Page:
BULGARI-BACKED OPERA SPA SEES VALENTINO AS GOOD FIT
Byline: Courtney Colavita
MILAN — Italian jeweler Bulgari may not be interested in Valentino, but it now appears the closed-end fund backed by Bulgari, Opera SpA, could be courting the Roman fashion house.
An Opera spokesman told WWD: “Valentino would fit well into Opera’s acquisition profile to invest in brands that represent the Italian lifestyle.”
However, he added that no formal measures had been taken. “Valentino is just one of many possible investments Opera is considering,” he said.
A spokeswoman for Holding di Partecipazioni Industriali SpA, which controls Valentino, Fila, GFT Net, Joseph Abboud and publishing house Rizzoli Corriere della Sera, said she had no comment.
The future of HdP’s floundering fashion arm has been fodder for the rumor mill since last year. Industry sources have named everyone from Gucci to Valentino himself as possible contenders for Valentino.
Opera, which was launched last year under the auspices of Bulgari’s chief executive officer Francesco Trapani, is the latest front-runner in the acquisition game. Currently, Bulgari controls 50 percent of Opera’s management, but it is just one of several private and industrial investors, which include Verizon Bell Atlantic and Deutsch Bank.
Opera’s aim is to infuse medium-sized Italian lifestyle companies with capital, and help them grow. Since April, it has bought majority stakes in Italian watchmaker, Sector, Italian boat manufacturer, Itama, and San-Francisco-based specialty-food retailer, A.G. Ferrari.
While Opera may be interested in Valentino, it may not necessarily have the funds to buy 100 percent of the company. It’s unclear what Valentino would fetch on the market today, but HdP paid $300 million for the fashion house in 1998.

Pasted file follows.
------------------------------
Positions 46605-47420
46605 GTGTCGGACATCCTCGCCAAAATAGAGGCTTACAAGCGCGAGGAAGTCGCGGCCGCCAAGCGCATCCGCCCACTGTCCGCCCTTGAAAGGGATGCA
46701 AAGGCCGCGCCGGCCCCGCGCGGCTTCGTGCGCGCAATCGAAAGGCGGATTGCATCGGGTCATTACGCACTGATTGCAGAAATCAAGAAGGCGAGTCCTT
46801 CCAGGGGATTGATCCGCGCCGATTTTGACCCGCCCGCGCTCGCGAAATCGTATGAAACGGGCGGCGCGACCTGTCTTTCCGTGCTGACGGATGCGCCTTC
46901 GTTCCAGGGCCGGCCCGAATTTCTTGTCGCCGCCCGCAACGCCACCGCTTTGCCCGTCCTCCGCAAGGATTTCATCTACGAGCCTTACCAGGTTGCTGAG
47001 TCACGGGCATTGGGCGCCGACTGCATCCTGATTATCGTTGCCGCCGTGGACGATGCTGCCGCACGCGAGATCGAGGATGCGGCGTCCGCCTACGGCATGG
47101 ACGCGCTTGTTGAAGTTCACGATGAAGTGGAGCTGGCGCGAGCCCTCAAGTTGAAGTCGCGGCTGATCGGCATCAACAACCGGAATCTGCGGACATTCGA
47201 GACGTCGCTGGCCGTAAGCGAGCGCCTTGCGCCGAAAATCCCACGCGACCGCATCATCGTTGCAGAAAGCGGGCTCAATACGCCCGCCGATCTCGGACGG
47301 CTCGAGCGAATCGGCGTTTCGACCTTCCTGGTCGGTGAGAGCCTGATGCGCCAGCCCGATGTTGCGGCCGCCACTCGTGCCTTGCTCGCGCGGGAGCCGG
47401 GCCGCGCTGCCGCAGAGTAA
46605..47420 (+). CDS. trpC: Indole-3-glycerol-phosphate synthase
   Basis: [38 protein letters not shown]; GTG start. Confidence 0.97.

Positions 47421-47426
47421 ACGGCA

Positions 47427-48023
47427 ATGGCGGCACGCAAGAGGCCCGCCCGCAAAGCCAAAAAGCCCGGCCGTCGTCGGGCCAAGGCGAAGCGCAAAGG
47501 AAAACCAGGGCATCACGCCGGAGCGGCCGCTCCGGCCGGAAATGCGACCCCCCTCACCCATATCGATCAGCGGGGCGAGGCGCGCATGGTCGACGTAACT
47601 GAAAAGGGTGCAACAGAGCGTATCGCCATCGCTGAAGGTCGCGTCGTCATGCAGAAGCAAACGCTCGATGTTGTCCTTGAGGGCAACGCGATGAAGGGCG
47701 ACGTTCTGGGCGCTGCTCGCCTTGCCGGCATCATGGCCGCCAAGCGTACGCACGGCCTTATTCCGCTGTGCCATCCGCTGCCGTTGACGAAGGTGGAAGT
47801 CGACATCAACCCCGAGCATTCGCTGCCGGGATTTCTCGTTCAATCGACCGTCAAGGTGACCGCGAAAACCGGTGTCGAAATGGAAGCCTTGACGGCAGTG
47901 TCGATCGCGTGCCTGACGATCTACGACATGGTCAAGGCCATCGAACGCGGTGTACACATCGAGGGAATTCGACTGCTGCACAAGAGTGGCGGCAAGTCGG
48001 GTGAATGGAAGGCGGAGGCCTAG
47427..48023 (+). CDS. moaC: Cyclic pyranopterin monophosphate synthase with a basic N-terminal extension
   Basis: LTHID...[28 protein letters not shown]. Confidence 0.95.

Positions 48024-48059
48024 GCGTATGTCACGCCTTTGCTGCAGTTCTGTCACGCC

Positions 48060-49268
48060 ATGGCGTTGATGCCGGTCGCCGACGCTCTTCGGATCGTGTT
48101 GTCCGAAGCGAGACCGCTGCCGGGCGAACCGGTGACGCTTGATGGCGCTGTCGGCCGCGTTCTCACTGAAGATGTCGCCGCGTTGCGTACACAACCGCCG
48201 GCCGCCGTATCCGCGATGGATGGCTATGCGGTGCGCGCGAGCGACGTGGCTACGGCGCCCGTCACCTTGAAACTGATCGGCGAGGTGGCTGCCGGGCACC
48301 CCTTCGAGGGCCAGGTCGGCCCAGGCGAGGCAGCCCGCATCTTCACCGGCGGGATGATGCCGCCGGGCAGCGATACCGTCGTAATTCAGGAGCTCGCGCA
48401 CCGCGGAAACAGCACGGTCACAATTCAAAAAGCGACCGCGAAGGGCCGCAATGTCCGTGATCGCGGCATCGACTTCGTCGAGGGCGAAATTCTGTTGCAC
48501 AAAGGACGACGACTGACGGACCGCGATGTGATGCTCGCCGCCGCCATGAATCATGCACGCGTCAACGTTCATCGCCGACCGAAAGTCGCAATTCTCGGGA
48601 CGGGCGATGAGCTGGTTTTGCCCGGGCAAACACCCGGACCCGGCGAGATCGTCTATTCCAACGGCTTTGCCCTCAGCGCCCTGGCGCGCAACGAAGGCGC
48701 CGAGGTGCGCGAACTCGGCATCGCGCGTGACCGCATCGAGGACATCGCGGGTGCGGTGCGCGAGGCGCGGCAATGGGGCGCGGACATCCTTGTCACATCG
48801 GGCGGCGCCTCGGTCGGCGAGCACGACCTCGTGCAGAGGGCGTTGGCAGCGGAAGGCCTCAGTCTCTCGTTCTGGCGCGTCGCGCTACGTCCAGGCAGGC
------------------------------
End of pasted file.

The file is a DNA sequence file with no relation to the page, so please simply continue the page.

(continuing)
Opera is reported to have raised close to $250 million, and of that, it has spent close to half on recent acquisitions. (Dollar figures are converted from Italian lire at current exchange rates.)
When asked whether there were sufficient funds to buy Valentino, a spokesman said Opera’s strategy is to buy a majority stake in a company, rather than buy the company in its entirety. That would leave the door open for a partner — possibly even one with Valentino and his longtime business partner Giancarlo Giammetti.
As reported, industry sources said Valentino and Giammetti were looking to buy back the company they founded 41 years ago, with help from a strategic or financial partner. Giammetti, however, has denied this. Neither Giammetti nor Valentino could be reached for comment.
Whether Opera pens a deal or not, the pressure is on for HdP’s ceo Maurizio Romiti to cut loose the fashion division. The core shareholders of the syndicate that controls HdP have an option to quit the syndicate, if they want, at the end of the year. It’s no secret that those shareholders — led by Fiat — want HdP to focus on publishing. Market sources say that option is a clear message to Romiti to sell off the fashion companies, or lose his most powerful shareholders.